Hawaii public school students saw sizable gains in reading and math proficiency in the school year that just ended, test scores released today show.
Altogether, 71 percent of students in tested grades were proficient in reading, up from 66 percent in 2011. Meanwhile, 59 percent of students tested proficient in math, from 54 percent.
The gains meant the raw number of students who tested proficient in reading and math in 2012 increased by about 6,000 in each subject from last year.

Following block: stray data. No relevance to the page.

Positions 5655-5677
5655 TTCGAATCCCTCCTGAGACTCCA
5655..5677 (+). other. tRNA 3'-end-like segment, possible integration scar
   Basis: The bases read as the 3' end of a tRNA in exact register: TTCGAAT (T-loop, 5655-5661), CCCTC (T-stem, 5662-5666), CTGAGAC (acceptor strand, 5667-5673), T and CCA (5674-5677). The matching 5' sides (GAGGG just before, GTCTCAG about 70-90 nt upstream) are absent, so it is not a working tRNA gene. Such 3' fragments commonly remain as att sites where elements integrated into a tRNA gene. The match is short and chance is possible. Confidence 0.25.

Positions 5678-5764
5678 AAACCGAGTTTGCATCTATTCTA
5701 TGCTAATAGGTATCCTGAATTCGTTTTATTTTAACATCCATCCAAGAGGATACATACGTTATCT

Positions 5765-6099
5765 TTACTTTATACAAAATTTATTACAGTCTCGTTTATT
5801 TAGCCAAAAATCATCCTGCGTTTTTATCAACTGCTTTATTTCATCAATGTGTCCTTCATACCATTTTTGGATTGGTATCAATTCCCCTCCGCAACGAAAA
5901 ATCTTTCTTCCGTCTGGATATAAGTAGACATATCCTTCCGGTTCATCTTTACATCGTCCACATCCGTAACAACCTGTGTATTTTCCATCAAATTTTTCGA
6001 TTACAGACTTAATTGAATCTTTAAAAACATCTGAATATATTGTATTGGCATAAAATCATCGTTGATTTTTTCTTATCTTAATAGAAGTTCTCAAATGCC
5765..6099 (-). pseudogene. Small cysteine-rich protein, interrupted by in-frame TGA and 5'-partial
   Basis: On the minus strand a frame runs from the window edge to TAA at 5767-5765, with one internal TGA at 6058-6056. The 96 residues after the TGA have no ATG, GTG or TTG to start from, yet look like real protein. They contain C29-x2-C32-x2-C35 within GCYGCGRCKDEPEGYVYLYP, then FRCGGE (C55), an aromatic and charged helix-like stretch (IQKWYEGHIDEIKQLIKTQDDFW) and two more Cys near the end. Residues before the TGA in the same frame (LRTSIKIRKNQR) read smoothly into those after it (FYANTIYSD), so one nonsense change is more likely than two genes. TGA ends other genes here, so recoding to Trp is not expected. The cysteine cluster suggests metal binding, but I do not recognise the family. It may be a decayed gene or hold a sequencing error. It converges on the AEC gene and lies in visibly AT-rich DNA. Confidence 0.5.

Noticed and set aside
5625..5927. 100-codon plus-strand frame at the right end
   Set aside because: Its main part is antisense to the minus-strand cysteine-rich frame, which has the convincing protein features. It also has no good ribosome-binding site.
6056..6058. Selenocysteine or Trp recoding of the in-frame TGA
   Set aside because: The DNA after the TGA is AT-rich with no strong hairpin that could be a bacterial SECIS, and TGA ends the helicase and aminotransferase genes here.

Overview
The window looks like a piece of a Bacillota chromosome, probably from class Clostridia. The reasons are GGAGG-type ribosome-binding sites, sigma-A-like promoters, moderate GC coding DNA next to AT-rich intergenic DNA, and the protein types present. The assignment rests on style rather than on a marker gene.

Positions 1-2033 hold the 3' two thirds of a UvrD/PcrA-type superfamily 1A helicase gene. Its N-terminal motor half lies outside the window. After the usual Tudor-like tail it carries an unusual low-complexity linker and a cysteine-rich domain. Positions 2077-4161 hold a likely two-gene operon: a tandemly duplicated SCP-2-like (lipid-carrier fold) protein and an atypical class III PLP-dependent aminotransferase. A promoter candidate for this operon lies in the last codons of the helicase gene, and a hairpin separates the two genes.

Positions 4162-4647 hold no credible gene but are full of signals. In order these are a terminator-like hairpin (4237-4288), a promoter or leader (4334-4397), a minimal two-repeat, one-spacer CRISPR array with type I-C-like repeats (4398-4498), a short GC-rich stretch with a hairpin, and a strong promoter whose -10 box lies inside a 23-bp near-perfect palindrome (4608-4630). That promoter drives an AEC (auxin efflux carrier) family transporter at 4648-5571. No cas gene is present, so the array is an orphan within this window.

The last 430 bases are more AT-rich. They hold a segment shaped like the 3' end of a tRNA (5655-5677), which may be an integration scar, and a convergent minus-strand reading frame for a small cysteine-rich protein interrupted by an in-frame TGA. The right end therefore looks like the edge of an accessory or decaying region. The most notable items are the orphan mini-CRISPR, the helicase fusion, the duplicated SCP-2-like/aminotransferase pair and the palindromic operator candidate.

“The remarkable growth in reading and math proficiency for all grade levels is a direct reflection of the hard work of our educators and students,” schools Superintendent Kathy Matayoshi said, in a news release. “Our plan to create systemic change is working. Increasingly, more students in more schools across the state on the path toward college and career readiness.”
Meanwhile, 53 percent of the state’s 286 public schools failed to meet Adequate Yearly Progress goals for reading and math proficiency under the federal No Child Left Behind law.
That’s down from last year, when 59 percent of schools didn’t meet the goals.
For a school to meet AYP, 72 percent of students had to have tested proficient in reading and 64 percent proficient in math.